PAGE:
O n New Year's Eve 1975, after an evening of taking LSD and watching cop shows on television, 15-year-old Raul Meza showed up at a convenience store near his house in Austin, Texas, armed with a deer rifle. Meza emptied the cash register, then marched the clerk, a 20-year-old college student named Derly Ramirez, into the walk-in freezer. Meza shot him in the back and left him for dead.

Ramirez recovered to testify against the man who wounded him. Meza received a 20-year sentence, and served five years before getting out on parole.

On January 3, 1982, months after his release, 21-year-old Raul Meza abducted Kendra Page, a third-grader, as she rode her bicycle near her home in southeast Austin. Meza tortured, raped, and strangled the girl, then left her body behind a dumpster. Three days later, he surrendered to the police. Meza received 30 years for the killing.

While behind bars, Meza racked up demerits for various infractions, and four years were added to his sentence after guards found a knife in his cell. Meza came up for parole seven times, and each time it was denied.

By 1993, however, prison authorities could keep Meza no longer. Under Texas law, he had accumulated enough credit for good behavior to qualify automatically for release. The state freed him under mandatory supervision, a conditional release not unlike parole that can be granted without the consent of the parole board.

No matter how notorious, most felons leave prison with little fanfare. They re- enter society quietly and soon become anonymous. Some begin new and honest lives. Many others, freed from supervision and accountable to no one, commit new crimes. Raul Meza might have regained his freedom in the same way. But he never got the chance. One hundred and forty miles from Meza's Huntsville prison cell, an Austin newspaper editor decided to make him famous.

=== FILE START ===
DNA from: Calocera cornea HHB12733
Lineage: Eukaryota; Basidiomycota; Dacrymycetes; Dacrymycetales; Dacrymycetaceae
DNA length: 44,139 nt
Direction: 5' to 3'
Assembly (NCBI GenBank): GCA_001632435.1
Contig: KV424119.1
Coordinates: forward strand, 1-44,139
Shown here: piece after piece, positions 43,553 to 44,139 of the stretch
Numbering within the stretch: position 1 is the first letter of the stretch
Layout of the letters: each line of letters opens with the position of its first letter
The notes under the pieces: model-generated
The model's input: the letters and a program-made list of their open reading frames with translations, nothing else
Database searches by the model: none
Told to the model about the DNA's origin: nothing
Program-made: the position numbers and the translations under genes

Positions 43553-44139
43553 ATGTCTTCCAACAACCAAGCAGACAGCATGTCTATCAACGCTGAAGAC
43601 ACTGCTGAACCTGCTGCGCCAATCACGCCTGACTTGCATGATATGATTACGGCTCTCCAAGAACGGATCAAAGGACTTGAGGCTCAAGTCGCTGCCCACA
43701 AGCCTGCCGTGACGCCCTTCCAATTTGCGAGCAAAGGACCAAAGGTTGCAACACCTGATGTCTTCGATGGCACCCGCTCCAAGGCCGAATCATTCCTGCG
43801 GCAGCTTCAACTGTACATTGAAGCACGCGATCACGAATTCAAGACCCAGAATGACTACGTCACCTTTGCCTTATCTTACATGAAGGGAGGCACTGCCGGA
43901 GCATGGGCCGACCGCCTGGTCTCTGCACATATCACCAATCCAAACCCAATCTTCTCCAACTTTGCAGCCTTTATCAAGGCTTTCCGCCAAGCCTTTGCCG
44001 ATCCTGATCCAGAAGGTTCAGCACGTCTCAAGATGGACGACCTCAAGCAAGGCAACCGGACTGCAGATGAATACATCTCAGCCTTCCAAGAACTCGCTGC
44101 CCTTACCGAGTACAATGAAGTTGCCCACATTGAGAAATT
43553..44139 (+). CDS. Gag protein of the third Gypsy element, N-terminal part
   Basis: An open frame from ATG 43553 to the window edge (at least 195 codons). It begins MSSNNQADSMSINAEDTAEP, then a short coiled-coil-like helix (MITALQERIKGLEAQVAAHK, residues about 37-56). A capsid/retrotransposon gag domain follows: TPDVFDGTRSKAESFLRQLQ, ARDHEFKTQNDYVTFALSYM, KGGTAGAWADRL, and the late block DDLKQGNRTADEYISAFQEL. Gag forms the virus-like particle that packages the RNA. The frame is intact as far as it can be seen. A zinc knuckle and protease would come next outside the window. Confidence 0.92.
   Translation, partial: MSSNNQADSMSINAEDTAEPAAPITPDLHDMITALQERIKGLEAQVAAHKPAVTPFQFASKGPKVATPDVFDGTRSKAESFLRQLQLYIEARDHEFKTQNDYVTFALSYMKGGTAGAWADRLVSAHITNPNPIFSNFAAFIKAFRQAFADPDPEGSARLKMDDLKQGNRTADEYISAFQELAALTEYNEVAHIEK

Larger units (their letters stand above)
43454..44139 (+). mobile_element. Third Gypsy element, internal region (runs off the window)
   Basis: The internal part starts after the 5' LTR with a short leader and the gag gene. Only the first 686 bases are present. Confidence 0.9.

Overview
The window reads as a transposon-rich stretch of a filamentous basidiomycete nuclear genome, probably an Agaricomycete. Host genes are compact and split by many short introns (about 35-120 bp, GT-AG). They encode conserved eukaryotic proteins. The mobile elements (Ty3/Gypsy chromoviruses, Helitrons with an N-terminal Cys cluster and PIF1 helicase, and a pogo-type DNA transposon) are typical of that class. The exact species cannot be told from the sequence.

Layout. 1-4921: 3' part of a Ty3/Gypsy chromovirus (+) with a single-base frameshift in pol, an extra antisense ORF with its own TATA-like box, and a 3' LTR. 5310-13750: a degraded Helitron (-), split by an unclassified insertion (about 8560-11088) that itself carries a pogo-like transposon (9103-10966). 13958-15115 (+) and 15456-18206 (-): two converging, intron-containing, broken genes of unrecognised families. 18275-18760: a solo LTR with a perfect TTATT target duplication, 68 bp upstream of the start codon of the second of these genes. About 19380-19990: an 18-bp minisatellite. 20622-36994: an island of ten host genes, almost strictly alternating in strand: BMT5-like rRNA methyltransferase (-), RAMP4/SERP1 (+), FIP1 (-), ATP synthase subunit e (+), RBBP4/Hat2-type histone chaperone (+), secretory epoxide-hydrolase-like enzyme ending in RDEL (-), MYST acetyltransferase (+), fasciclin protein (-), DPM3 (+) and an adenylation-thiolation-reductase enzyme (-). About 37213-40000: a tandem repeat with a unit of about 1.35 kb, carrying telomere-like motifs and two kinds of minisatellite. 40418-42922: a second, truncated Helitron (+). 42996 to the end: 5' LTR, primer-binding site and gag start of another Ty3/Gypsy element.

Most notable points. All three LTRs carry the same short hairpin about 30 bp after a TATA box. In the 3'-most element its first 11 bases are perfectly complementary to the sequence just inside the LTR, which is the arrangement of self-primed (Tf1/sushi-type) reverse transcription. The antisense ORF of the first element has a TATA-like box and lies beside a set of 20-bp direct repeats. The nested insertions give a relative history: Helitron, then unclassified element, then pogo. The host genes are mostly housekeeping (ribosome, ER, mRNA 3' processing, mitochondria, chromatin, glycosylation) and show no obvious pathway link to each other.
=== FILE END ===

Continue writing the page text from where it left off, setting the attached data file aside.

In 15 years of covering crimes, Jerry White, the city editor of the Austin American-Statesman, had watched scores of criminals disappear from public view after sentencing. Most of them left prison years before their sentences expired, often to rob, rape, or kill again. "It became apparent," says White, "that even though these folks are sentenced and sent away, the story doesn't really end." White began compiling a list of inmates who were "fairly notorious" in Austin. Every few months, he called the department of corrections to ask when inmates on his list would be eligible for parole.

In June 1993, the department of corrections confirmed that Meza was due to be released soon. Using the state's Open Records Act, the newspaper petitioned Texas's attorney general and found where Meza planned to live. An article ran on the front page of the Sunday paper eight days before Meza's release. The headline read, "`Nothing's Going To Stop It': Killer of 8-Year-Old About to be Freed."

In a city of about 465,000 people, the story reached 240,000 homes and provoked an outpouring of media attention. Film crews greeted Meza as he walked out of the state prison and followed him for months. Publicity, mostly bad, seemed to trail him everywhere. Corrections officials moved him from town to town, but in each residents and local politicians protested his presence. Colin Amann, a Houston lawyer who represented the killer after his release, says angry citizens "kicked him in the butt from one end of Texas to the other."